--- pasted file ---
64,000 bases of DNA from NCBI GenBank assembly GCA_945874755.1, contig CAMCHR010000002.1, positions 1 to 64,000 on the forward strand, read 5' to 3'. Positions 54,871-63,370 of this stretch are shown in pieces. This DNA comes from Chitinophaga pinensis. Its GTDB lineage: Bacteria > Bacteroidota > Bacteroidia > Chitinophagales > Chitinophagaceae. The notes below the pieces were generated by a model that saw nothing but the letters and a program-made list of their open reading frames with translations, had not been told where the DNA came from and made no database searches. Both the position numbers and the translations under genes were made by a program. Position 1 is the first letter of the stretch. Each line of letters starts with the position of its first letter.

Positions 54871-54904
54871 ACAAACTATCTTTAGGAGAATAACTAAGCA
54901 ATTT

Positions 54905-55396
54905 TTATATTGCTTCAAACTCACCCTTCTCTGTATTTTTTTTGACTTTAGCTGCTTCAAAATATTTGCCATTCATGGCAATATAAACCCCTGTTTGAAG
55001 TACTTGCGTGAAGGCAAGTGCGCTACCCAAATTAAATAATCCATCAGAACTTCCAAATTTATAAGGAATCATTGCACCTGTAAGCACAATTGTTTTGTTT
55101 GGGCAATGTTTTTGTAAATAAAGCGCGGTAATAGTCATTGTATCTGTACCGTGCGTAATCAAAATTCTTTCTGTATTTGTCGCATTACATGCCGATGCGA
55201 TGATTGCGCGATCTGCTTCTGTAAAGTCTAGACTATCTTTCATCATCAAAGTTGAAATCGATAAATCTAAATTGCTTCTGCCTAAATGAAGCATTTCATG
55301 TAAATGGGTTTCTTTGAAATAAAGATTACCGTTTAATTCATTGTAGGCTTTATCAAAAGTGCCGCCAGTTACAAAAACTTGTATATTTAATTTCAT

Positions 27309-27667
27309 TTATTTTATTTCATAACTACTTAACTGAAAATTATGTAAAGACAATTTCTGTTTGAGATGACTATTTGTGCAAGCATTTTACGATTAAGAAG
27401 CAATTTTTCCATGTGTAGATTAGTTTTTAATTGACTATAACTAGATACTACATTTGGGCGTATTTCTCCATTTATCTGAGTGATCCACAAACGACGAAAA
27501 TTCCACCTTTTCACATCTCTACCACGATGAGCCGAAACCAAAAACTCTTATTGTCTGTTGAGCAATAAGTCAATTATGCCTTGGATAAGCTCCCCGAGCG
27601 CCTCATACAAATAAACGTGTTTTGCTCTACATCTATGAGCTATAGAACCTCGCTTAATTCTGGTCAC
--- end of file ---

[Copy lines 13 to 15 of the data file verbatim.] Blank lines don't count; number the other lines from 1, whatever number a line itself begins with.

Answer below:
27401 CAATTTTTCCATGTGTAGATTAGTTTTTAATTGACTATAACTAGATACTACATTTGGGCGTATTTCTCCATTTATCTGAGTGATCCACAAACGACGAAAA
27501 TTCCACCTTTTCACATCTCTACCACGATGAGCCGAAACCAAAAACTCTTATTGTCTGTTGAGCAATAAGTCAATTATGCCTTGGATAAGCTCCCCGAGCG
27601 CCTCATACAAATAAACGTGTTTTGCTCTACATCTATGAGCTATAGAACCTCGCTTAATTCTGGTCAC